Keely Buesing, M.D., FACS
Dr. Keely Buesing stood in a small stall at the Animal Science Complex on East Campus of the University of Nebraska–Lincoln, one hand on a hog and one hand grasping a unique abdominal catheter. She was about to inject the pig’s abdomen with microbubbles. The animal’s lungs were compromised, and the experimental microbubbles were designed to oxygenate its blood until the animal could be treated.
Dr. Buesing looked up at that moment and realized a couple of Jersey cows were watching over the stall wall. It made her laugh.
Truth be known, she was skeptical whether the experiment would work.
“I’m very skeptical by nature and doubtful that anything will work until I see it with my own eyes,” she explained.
Two hours later, her skepticism had vanished.
“To see the oxygen levels rise and keep them raised for two to three hours versus having the animal die from a severe lung injury was a turning point for me,” Dr. Buesing said. “It lit a fire under me to keep going. This could actually help humans.”
As a clinical trauma surgeon, Dr. Buesing had seen many human patients with traumatic lung injuries, and treatment was always frustrating.
“Whether the patient has broken ribs or has been shot or stabbed, or suffers from smoke inhalation, it all affects the lungs,” she said. “Some have to be on long-term ventilators, or they die because the current therapies don’t work. I get frustrated with the inadequacy of standing in front of parents saying, ‘I’m sorry I can’t offer your son or daughter more.’”
The frustration, Dr. Buesing explained, drove her to look for different answers.
In 2015, Dr. Buesing was invited to help develop a microbubbles therapy with two colleagues who are now her project partners. Dr. Mark Borden of the University of Colorado co-invented the microbubbles themselves, and Dr. Ben Terry of Terry Research Lab at the University of Nebraska—Lincoln used his engineering expertise to come up with a way to deliver them to the abdomen of a suffering patient — the abdominal catheter.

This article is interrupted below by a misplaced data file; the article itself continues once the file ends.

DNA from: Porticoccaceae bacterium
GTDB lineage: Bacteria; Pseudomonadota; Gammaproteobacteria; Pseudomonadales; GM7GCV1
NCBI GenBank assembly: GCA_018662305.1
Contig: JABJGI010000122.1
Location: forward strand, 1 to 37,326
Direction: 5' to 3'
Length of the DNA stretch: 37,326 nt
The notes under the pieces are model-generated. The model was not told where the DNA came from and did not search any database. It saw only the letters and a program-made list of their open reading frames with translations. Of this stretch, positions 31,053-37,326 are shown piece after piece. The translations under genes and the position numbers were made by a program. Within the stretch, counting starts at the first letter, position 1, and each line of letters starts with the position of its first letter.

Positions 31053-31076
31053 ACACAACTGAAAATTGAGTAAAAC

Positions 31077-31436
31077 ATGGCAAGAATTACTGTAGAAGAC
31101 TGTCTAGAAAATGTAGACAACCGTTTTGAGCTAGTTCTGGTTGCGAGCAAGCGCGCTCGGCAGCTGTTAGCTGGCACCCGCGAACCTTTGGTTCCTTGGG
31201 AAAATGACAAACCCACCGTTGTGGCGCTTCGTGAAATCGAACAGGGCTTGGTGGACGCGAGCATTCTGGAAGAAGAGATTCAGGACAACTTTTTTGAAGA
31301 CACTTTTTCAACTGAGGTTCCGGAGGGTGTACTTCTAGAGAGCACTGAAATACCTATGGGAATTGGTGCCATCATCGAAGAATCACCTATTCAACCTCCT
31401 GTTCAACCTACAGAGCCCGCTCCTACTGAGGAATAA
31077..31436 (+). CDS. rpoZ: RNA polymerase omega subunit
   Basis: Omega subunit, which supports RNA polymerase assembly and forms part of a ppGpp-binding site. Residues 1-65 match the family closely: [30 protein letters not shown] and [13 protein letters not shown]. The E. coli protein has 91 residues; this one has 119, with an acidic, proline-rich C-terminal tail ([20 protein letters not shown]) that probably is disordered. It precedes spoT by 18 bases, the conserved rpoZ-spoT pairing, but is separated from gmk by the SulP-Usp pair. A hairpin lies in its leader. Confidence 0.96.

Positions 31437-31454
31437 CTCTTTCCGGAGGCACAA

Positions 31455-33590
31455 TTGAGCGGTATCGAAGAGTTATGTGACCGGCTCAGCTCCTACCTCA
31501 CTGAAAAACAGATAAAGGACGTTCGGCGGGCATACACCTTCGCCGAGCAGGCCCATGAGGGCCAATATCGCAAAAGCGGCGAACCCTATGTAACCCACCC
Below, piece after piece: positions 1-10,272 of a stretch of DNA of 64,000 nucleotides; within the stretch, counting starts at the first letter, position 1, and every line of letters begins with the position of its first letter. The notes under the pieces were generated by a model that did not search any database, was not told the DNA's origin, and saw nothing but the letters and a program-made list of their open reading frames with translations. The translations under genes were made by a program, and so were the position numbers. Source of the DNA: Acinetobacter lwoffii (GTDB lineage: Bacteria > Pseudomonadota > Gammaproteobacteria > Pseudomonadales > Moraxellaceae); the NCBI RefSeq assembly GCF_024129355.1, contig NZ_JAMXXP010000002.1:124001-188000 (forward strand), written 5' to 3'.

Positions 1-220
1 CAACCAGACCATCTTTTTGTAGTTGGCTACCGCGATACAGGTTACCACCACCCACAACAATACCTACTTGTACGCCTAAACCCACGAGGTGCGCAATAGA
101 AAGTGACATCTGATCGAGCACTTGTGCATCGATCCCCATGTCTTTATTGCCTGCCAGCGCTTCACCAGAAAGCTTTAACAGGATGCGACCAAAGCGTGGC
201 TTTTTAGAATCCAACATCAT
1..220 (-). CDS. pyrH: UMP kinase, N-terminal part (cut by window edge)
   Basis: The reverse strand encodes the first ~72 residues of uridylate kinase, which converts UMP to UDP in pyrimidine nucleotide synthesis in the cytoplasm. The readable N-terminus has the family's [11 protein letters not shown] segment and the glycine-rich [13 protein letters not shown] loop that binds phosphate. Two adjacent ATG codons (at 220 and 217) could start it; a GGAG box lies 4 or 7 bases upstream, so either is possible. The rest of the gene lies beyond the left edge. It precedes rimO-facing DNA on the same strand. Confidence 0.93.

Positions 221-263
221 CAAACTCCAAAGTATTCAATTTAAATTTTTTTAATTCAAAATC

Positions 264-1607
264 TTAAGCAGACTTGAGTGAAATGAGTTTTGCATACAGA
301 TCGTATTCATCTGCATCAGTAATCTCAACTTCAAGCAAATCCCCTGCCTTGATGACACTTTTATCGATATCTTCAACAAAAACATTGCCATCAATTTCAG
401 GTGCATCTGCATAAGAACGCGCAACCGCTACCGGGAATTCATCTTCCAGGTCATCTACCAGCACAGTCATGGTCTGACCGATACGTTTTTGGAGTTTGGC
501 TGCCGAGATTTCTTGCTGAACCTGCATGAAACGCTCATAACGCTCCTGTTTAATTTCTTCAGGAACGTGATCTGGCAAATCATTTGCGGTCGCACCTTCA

The National Strategic Research Institute at the University of Nebraska helped bring the three together to explore ways to use the technology to treat warfighters on the field of battle. Traumatic lung injuries are common in battle and soldiers often die before they can get treatment. Microbubbles can help them survive long enough to reach the nearest field hospital.
The microbubbles project is the first major research project Dr. Buesing has been a part of since taking an associate professor position at the University of Nebraska Medical Center in Omaha, Neb.
“It’s been exciting and stimulating to me as a physician-scientist,” she said.
She loves seeing “both sides of the aisle,” as a doctor seeing patients every day, and as a scientist working on technology that can directly impact patients.
Although the microbubbles are a revolutionary new technique, Dr. Buesing pointed out that traumatic lung problems have been a challenge for generations.
“Many people were looking for the golden key to lung injuries in the 1950s and 1960s,” she explained. “It’s not a new problem, but we are trying to make it more modern and help the patient instead of just slapping a different set of tires onto the car.”
According to Dr. Borden, Dr. Buesing is uniquely suited for this work.
“She is an excellent physician,” he said. “I have the utmost trust and respect for her based on the hundreds of conversations we’ve had over the years. It is amazing to me that she can balance clinical and research work as she does. It shows the incredible flexibility she has to move back and forth between the different domains. And she doesn’t mind getting her hands dirty to get the job done.”
Dr. Borden said Dr. Buesing’s experience will be critical to take the microbubbles project to a Phase I human clinical trial.
“She will be as important, if not more important, as we move to Phase II and Phase III,” he said. “Every technology needs a champion, and that’s what she is — a champion of technology.”
The team is preparing to present the technology to the FDA.
“We are more than ready,” Dr. Buesing said. “We have the personnel and the experience — we just need the money to get there.”
A company called Respirogen is helping with the next steps to finding investors. However, the project has been on hold due to a shift in focus to find novel coronavirus solutions.
Dr. Buesing worked with Dr. Terry to develop technology allowing two patients to use the same ventilator. The technique hasn’t had to be used yet, but she believes the work will help when the technology is needed in the future.
Problem-solving and technology come naturally to Dr. Buesing, who is not one to sit still, even on days off. At home, she’s often found covered with mud from her latest landscaping project and is a self-proclaimed lawn care nut. She and her husband always have DIY projects going. Her husband’s spare time is often spent rehabbing classic cars.
“We like to say he’s the car surgeon,” Dr. Buesing laughs. “We both get bored if we’re not working with our hands.”
Spoken like a true physician-scientist who is not afraid to get her hands dirty.